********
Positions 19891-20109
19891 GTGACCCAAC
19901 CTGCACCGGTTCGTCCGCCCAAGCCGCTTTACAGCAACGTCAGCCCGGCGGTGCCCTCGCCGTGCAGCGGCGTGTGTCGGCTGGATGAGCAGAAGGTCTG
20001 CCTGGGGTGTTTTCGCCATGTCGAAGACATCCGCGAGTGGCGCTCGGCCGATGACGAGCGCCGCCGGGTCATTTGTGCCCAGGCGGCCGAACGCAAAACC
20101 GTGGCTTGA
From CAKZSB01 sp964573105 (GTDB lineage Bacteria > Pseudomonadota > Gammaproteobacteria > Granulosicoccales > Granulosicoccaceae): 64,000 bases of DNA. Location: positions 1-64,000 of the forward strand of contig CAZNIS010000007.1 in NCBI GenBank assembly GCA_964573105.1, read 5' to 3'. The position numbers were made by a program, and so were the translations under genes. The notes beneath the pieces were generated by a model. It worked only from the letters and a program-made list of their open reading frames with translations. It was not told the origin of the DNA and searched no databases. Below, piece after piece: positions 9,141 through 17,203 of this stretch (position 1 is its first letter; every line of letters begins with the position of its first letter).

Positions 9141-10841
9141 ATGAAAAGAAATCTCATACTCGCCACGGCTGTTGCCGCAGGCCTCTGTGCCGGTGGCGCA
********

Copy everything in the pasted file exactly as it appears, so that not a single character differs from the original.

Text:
Positions 19891-20109
19891 GTGACCCAAC
19901 CTGCACCGGTTCGTCCGCCCAAGCCGCTTTACAGCAACGTCAGCCCGGCGGTGCCCTCGCCGTGCAGCGGCGTGTGTCGGCTGGATGAGCAGAAGGTCTG
20001 CCTGGGGTGTTTTCGCCATGTCGAAGACATCCGCGAGTGGCGCTCGGCCGATGACGAGCGCCGCCGGGTCATTTGTGCCCAGGCGGCCGAACGCAAAACC
20101 GTGGCTTGA
From CAKZSB01 sp964573105 (GTDB lineage Bacteria > Pseudomonadota > Gammaproteobacteria > Granulosicoccales > Granulosicoccaceae): 64,000 bases of DNA. Location: positions 1-64,000 of the forward strand of contig CAZNIS010000007.1 in NCBI GenBank assembly GCA_964573105.1, read 5' to 3'. The position numbers were made by a program, and so were the translations under genes. The notes beneath the pieces were generated by a model. It worked only from the letters and a program-made list of their open reading frames with translations. It was not told the origin of the DNA and searched no databases. Below, piece after piece: positions 9,141 through 17,203 of this stretch (position 1 is its first letter; every line of letters begins with the position of its first letter).

Positions 9141-10841
9141 ATGAAAAGAAATCTCATACTCGCCACGGCTGTTGCCGCAGGCCTCTGTGCCGGTGGCGCA